“Jim stared at his pallid hands. He knew that he was alive, but at the same time he felt as dead as Mr. Maxted. Perhaps his souls, instead of leaving his body, had died inside his head?” (Ch.32, p.293)

Empire of the Sun is an autobiographical novel of World War II in China. It’s the story of a young boy’s search in vain for his parents in Shanghai after the Japanese attack on Pearl Harbor. It is based on events which Ballard himself witnessed and suffered while interned as a boy in Shanghai from 1941 to 1945.

There is a triumph of truthfulness of tone to this book. It’s not about frontline combat but concentrating on prisoners’ experience in the camp through the eyes of an eleven-year-old boy. Separated from his pants, Jim first camped out in his own empty house and then in the deserted house of his parents’ friends’ house. Eventually he’s interned for four years in the camp of Lunghua, where he performs a variety of chores under the direction of a Dr. Randsome.

But he had outgrown them and made other friends—Dr. Randsome, Basie, and the American seamen in E Block, with their ancient prewar copies of Reader’s Digest and Popular Mechanics that Jim devoured. (Ch.20, p.176)

War is war, as Ballard convinces reader. There is nothing admirable about it, even for the winning side. There are no heroes, no heroics, just war as the normal condition, and the only battle that to survive. There’s the battle against diseases and hunger. There’s the constant fear of reprisal. The driving force to live, at least for Jim, is the hope to be with his parents again. Maintaining a civil relation to the Japanese guards gets him some perks but it doesn’t ease the threat of death. Aside from the pestilent living condition, food is depleting at a rate faster than that at which people are dying. Ironically, Jim is at the mercy of some Japanese soldiers for food, while the cubicle-mates, an English couple, deprived him of his food rations.

He sucked on his knuckles, glad for even the taste of his pus, then tore stems of grass from the bank and chewed the acid leaves. (Ch.30, p.272)

This book has the authority of experience: a novel of clear moral purpose and power, but written in a detached, matter-of-fact manner like journalist reporting. Ballard didn’t write about this experience until some forty years after the war. He reflected that for the rest of his life, he found it difficult to leave food on his plate after the Lunghua years. This is perhaps the worst consequence of war—surviving and yet traumatized.

375 pp. Washington Press. Pocket Paper. [Read|Skim|Toss] [Buy|Borrow]



Oreo leads me to Roots by Alex Haley. After I finished the book, I read the introduction:

While Oreo may have been one of the least-known novels of the decade, Roots went on to become the single most popular novel of the decade [1970s], black or white. It occupied the number one spot on the New York Times bestseller list for twenty-two weeks. It was adapted into one of the most-watched television miniseries of all time. –Danzy Senna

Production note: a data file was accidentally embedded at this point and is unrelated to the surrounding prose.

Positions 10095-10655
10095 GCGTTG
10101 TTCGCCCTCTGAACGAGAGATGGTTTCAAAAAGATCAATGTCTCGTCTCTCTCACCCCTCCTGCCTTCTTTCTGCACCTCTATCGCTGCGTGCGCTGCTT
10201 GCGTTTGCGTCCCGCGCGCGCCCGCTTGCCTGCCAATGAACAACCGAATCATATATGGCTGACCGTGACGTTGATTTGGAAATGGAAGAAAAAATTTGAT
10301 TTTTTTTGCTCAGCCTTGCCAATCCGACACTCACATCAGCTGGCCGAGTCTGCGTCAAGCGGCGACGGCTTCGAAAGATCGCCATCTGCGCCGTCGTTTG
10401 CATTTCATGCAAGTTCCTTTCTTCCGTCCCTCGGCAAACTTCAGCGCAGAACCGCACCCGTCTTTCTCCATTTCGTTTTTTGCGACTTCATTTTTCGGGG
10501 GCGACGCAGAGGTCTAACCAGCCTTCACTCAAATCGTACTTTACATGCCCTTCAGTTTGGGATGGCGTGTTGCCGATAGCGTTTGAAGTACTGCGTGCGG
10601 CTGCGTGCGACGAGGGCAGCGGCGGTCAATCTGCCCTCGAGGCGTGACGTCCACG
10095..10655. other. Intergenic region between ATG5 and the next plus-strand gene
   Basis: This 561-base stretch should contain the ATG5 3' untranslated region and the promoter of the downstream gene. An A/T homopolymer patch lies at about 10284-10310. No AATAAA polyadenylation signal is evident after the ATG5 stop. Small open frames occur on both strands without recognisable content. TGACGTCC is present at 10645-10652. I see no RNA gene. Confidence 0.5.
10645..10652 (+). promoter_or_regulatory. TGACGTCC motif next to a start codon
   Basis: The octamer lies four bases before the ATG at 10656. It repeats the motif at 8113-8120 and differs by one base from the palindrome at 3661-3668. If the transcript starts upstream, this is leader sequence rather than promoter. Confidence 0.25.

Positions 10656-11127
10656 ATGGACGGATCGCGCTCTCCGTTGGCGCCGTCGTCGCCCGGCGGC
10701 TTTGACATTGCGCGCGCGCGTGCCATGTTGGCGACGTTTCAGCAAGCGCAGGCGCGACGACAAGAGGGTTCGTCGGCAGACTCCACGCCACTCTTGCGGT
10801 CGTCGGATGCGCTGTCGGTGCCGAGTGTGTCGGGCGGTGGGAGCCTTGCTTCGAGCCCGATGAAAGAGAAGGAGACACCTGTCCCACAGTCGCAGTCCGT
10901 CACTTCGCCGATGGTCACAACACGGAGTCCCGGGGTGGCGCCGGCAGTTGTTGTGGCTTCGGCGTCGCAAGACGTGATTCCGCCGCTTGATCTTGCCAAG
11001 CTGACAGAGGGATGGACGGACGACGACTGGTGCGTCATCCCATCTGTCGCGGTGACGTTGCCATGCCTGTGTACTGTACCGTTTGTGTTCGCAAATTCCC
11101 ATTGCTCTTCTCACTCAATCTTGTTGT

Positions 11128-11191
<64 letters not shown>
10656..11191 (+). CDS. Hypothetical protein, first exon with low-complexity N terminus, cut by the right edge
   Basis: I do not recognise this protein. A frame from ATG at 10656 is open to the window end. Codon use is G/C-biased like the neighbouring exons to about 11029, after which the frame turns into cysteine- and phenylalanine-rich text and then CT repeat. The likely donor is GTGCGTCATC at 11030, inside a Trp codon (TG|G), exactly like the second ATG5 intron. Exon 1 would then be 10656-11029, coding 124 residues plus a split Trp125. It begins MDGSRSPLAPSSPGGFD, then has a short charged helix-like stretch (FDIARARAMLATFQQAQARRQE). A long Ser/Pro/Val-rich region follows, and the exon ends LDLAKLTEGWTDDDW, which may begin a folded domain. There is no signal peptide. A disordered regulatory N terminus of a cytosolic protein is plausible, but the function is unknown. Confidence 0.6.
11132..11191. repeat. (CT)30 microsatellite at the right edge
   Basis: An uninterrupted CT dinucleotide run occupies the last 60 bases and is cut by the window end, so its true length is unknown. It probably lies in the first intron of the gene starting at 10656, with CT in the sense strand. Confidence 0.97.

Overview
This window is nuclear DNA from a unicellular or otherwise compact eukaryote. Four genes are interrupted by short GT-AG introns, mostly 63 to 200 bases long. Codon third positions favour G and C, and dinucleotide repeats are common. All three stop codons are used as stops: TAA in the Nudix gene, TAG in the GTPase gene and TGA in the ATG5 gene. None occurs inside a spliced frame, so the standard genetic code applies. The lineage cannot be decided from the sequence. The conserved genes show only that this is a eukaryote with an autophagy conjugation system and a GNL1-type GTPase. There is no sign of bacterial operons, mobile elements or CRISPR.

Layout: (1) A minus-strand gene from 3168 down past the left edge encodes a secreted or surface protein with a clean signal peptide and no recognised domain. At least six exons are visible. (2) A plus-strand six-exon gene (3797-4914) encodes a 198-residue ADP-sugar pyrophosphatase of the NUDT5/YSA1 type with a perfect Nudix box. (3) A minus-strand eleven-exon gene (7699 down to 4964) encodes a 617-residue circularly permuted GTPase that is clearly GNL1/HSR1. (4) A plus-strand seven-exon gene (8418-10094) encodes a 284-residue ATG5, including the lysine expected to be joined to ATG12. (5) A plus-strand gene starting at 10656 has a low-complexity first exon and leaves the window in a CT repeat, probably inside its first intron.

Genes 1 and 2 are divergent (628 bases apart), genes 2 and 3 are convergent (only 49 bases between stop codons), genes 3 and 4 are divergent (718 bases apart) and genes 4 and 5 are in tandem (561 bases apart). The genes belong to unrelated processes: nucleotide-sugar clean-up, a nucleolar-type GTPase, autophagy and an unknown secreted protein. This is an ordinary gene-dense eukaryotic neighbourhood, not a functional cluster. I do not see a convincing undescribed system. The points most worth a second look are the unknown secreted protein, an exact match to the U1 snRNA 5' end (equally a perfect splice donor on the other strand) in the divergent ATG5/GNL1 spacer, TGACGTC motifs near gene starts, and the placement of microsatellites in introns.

Now I’m very curious about Roots and it’s on my reading list. Have you read?

Reading “Empire of the Sun”


A movie on TV familiarizes me with the book from which it was adopted, Empire of the Sun by J.G. Ballard. I hunted down an used copy at the indie and started reading. The book was actually published in 1984, forty years after the author’s own experiences in a Japanese internment camp during World War Two in China. For the most part the novel is an eyewitness account of events Ballard observed during the Japanese occupation of Shanghai and within that camp at Lunghua.

In an interview with the UK Guardian, Ballard was frank about the difficulty in conveying the surrealism of war.

I waited 40 years before giving it a go, one of the longest periods a professional writer has put off describing the most formative events in his life. Twenty years to forget, and then 20 years to remember. There was always the possibility that my memories of the war concealed a deeper stratum of unease that I preferred not to face. But at least my three children had grown up, and as I wrote the book I would never have to think of them sharing the war with my younger self.

Knowing the movie would ruin my reading pleasure, I immediately switched off the TV. My principal is to always read the book first. I crave to hear the story from Ballard’s perspective. Even after 40 years, Ballard found it difficult to begin the novel, until it occurred to him to drop his parents from the story. They had lived together in a small room for nearly three years, eating boiled rice and sweet potatoes from the same card table, sleeping within an arm’s reach of each other, an exhilarating experience for him after the formality of their prewar home, where his parents were busy with their expat social life and he was brought up by Chinese servants who never looked at him and never spoke to him.

The interview foreshadows a poignant story. It’s more than physical survival—a mental one that mandates him to find a strength greater than all the events that surrounded him.

[755-2] Atlas Shrugged (Part II) – Ayn Rand


***Read in conjunction with Tina at Book Chatter***

“…if you saw Atlas, the giant who holds the world on his shoulders, if you saw that he stood, blood running down his chest, his knees buckling, his arms trembling but still trying to hold the world aloft with the last of his strength, and the greater his effort the heavier the world bore down upon his shoulders—what would you tell him to do? . . . To shrug. ” (Part II, Ch.III, White Blackmail)